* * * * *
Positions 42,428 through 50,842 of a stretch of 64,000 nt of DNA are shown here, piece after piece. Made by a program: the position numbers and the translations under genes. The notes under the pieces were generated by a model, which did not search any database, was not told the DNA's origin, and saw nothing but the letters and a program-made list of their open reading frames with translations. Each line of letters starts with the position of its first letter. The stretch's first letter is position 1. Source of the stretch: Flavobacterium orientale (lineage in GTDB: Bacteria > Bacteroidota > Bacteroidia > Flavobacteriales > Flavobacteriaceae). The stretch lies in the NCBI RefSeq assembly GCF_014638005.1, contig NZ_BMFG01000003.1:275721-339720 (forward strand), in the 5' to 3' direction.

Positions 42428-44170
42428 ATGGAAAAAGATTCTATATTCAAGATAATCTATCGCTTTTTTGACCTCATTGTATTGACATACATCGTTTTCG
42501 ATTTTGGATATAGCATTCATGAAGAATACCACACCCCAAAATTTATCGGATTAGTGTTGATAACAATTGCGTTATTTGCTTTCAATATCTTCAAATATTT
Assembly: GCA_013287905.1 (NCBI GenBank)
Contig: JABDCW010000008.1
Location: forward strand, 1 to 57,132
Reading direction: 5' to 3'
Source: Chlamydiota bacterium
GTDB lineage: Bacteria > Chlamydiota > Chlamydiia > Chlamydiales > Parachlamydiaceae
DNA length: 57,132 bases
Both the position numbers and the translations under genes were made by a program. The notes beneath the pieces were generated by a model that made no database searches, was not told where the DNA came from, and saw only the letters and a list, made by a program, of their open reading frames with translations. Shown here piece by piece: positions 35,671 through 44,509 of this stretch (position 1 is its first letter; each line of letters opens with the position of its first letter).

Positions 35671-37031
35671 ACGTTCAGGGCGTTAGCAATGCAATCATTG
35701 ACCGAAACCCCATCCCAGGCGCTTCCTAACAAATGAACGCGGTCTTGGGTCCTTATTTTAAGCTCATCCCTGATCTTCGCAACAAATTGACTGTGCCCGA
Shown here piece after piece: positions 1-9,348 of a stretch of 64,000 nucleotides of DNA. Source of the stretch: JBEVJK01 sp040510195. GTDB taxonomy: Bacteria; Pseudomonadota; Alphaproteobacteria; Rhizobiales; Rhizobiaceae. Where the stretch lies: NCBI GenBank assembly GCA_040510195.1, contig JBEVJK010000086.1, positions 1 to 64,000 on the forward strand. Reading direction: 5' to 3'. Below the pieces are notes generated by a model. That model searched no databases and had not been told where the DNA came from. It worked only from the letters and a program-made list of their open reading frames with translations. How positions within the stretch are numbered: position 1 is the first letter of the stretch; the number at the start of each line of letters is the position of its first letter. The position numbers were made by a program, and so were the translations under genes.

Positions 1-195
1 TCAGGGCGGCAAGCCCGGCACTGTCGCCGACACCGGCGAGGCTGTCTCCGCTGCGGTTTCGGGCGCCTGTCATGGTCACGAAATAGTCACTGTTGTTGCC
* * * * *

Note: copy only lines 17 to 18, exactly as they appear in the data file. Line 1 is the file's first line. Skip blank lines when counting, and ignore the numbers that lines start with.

Positions 1-195
1 TCAGGGCGGCAAGCCCGGCACTGTCGCCGACACCGGCGAGGCTGTCTCCGCTGCGGTTTCGGGCGCCTGTCATGGTCACGAAATAGTCACTGTTGTTGCC